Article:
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Boeing Slumps on 787 Dreamliner Production Cut After FAA Finds Structural Flaws

Boeing said it would likely deliver 'fewer than half' of the roughly 100 787 Dreamliners it has in inventory this year as it works to fix a structural flaw identified earlier this week by the FAA.

Boeing Co.  (BA) - Get Report shares slumped lower Tuesday after the planemaker said it would trim production of its 787 Dreamliner following the discovery of a structural flaws in the troubled twin-aisle aircraft.

Boeing said it would deliver "fewer than half" of the 787s currently in inventory by the end of the year, down from its prior forecast of "the vast majority" as it works with the Federal Aviation Administration to fix gaps in what is known as the 'forward pressure bulkhead'.

The FAA said late Monday that the issue was discovered "as part of the ongoing system-wide inspection of Boeing's 787 shimming processes" in undelivered planes, but noted that some Dreamliners already in service could eventually require a similar fix.

"Based on our assessment of the time required to complete this work, Boeing is reprioritizing production resources for a few weeks to support the inspection and rework," Boeing said in a statement Tuesday. "As that work is performed, the 787 production rate will temporarily be lower than five per month and will gradually return to that rate. 

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"We will continue to take the necessary time to ensure Boeing airplanes meet the highest quality prior to delivery," Boeing added. "Across the enterprise, our teams remain focused on safety and integrity as we drive stability, first-time quality and productivity in our operations."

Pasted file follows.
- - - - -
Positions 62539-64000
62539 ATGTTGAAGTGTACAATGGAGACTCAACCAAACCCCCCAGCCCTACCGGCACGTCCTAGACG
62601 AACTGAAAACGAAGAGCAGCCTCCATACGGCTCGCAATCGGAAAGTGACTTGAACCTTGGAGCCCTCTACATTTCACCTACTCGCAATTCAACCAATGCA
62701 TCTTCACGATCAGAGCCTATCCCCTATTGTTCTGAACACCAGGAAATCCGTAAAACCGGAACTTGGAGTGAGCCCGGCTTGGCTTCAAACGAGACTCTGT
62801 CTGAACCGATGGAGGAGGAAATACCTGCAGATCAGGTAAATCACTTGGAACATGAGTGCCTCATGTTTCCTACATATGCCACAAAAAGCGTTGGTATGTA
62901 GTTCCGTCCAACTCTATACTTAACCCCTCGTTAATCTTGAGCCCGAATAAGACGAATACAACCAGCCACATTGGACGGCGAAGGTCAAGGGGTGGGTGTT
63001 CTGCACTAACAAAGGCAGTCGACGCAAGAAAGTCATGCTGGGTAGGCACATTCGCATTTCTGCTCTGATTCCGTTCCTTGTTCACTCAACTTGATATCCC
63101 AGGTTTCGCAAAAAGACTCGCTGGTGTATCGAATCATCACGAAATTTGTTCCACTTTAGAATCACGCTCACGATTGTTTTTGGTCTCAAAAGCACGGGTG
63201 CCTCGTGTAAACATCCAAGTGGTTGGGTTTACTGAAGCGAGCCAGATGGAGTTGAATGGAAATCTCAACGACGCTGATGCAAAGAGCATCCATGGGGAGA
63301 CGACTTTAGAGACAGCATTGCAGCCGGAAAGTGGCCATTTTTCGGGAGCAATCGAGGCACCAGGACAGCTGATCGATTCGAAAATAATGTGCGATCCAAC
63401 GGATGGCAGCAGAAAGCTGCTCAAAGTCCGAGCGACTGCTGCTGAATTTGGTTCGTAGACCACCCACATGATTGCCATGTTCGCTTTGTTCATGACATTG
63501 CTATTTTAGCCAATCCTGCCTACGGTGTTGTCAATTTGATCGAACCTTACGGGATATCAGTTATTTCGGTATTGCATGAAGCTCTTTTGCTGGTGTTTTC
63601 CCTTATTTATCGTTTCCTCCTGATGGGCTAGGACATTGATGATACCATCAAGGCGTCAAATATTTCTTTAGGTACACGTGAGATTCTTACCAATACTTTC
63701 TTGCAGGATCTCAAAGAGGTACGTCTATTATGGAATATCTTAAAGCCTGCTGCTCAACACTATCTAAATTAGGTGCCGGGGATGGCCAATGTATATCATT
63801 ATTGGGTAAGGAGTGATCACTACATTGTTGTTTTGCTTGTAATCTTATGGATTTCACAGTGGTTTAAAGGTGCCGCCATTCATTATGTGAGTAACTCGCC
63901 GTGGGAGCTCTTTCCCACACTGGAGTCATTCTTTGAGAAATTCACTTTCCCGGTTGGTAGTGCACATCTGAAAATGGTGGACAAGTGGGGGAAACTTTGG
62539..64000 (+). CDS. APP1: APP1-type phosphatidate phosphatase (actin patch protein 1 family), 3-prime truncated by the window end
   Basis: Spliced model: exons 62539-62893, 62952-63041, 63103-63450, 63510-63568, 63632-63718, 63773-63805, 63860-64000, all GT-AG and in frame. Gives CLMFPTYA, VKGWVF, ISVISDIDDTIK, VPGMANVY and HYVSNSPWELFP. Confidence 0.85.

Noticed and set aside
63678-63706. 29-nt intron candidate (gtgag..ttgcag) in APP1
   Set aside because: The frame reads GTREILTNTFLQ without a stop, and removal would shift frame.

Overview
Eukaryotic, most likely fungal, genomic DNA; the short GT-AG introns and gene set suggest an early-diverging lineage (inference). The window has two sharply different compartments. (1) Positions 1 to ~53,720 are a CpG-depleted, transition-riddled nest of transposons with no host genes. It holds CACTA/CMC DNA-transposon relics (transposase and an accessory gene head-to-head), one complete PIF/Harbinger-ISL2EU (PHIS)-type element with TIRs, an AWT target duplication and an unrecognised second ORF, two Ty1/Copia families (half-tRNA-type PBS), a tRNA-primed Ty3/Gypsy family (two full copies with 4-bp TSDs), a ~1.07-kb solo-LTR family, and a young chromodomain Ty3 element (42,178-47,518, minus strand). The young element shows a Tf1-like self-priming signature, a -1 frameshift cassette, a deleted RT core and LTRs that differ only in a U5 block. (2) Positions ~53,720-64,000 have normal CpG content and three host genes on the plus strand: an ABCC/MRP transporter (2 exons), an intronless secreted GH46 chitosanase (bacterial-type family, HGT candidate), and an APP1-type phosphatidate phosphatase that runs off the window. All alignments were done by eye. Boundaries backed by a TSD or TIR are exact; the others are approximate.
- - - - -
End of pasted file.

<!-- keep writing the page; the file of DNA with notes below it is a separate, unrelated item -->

Boeing shares were marked 3.4% lower in early trading Tuesday to change hands at $230.20 each. 

Boeing also published second quarter delivery figures Tuesday, with an overall tally of 79 planes that included 50 737 MAX jets and 12 787 Dreamliners. 

Last month, United Airlines  (UAL) - Get Report confirmed plans to buy a total of 270 new planes from both Boeing and Airbus  (EADSY) - Get Report for around $30 billion in the largest single aircraft deal in the carrier's history.

United will buy 50 Boeing 737 Max 8 jets and a further 150 Max 10s, with the first of the Max 8s expected to begin carrying passengers later this summer. United will also buy 70 Airbus A321 Neos, the planemaker's narrowbody rival to the Max, as part of the $30 billion list price order. United also said it will add 25,000 new jobs as a result of the fleet expansion. 

Boeing will publish its second quarter earnings on July 28.